A case-control analysis, nested within the cohort of 45 women for whom the first EBV sample tested was EBV-negative and who had further follow-up, was undertaken. Cases were women who became EBV-positive during follow-up, with the date of seroconversion defined as the midpoint between the date of the first EBV-positive and the date of the immediately preceding EBV-negative sample. Controls were women who remained EBV-negative throughout follow-up and also cases before seroconversion.12 Each case was matched with 4 controls according to duration of coital experience, measured in continuous time, that is, the exact interval between date of first intercourse and date of seroconversion or the corresponding point in time during follow-up for the matched control; at a given point in time, a future case was eligible as a control only if the samples forming the interval containing that point in time were EBV-negative. This matching method is similar to the “risk-set” concept of Cox proportional hazards regression and meant that controls could appear in a given matched set only once, but could appear in more than one matched set. Conditional logistic regression models were constructed, and confidence intervals for odds ratios were calculated with the use of parameter estimates and standard errors; statistical comparisons were made with the likelihood ratio test.13

To determine whether the acquisition of a new sexual partner is a risk factor for infection with EBV, it is necessary to identify a plausible exposure window (a period of time before seroconversion during which it is possible for the acquisition of a new partner to be a causal factor in that seroconversion); partners acquired before the start, or after the end, of this exposure window are explicitly excluded from the measurement of risk. We examined the risk of EBV infection associated with acquiring a new partner during intervals of varying duration before seroconversion to determine which interval yielded the maximum risk. The minimum time from acquisition to seroconversion was assumed to be 1 month; therefore all exposure windows terminated at the point in time 1 month before seroconversion.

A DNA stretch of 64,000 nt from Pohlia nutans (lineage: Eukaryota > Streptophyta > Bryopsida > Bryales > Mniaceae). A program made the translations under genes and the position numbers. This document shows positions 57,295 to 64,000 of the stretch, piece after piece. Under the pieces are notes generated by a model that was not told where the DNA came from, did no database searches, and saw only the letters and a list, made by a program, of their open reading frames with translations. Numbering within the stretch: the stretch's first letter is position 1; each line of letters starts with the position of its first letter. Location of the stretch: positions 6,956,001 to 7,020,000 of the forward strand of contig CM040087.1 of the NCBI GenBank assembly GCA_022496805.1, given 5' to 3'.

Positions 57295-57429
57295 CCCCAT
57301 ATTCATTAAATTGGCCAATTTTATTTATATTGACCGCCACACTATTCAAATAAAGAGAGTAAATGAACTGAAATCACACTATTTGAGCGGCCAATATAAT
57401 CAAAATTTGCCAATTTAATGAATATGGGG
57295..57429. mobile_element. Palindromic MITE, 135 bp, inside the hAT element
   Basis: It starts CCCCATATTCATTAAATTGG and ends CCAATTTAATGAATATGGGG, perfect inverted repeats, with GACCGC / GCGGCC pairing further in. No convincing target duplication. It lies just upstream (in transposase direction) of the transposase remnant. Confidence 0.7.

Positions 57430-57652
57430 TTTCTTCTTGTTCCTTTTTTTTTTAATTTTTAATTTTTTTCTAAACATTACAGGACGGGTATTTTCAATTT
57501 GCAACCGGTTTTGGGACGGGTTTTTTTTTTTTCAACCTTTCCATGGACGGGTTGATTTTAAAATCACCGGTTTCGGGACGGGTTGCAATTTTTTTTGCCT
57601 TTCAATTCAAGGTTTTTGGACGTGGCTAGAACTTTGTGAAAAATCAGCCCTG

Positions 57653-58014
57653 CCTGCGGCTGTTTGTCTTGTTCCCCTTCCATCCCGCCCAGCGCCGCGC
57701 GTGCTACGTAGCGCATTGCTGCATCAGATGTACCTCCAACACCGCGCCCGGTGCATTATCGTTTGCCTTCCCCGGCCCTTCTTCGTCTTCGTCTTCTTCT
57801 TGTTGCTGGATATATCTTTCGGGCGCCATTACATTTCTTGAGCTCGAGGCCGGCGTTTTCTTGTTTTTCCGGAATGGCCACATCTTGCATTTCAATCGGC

RESULTS

The social and sexual behavioral characteristics of the study populations at study entry are listed in Table 1. Nine hundred seventy-eight (95.6%) women tested positive for antibodies to EBV in their first sample. Of 45 women who tested negative for EBV, 22 seroconverted during follow-up. The median time to seroconversion was 25 months (range, 1–60 months), and the median age at seroconversion was 18 years (range, 16–21 years). The risk of seroconversion increased as the total number of partners increased, but fell with increasing age at seroconversion and was unrelated to age at first intercourse, age of most recent partner or social class of father (Table 2). The risk of infection associated with the acquisition of a new sexual partner was greatest when that partner had been acquired between 1 and 25 months before the seroconversion date, after which it declined (Table 3).

T1-5
TABLE 1:
Distribution of Social and Sexual Behavioral Characteristics at Study Entry for the Full Study Population (n = 1023) and for the Women Contributing to the Longitudinal Study (n = 45)
T2-5
TABLE 2:
Univariate Analysis of the Relationship Between Study Variables and Seroconversion to EBV
T3-5
TABLE 3:
Univariate Analysis of the Relationship Between the Acquisition of a New Sexual Partner During an Exposure Window and the Risk of Infection with EBV

Of 14 seroconverters tested with the IgG ELISA, an IgM response was detected in 8 at the same time as IgG was first detected. All but 1 sample that tested negative by IgG ELISA also tested negative for IgM antibodies to EBV VCA; the remaining sample, which was taken at the visit immediately preceding the first detection of an IgG response, revealed a IgM antibody response.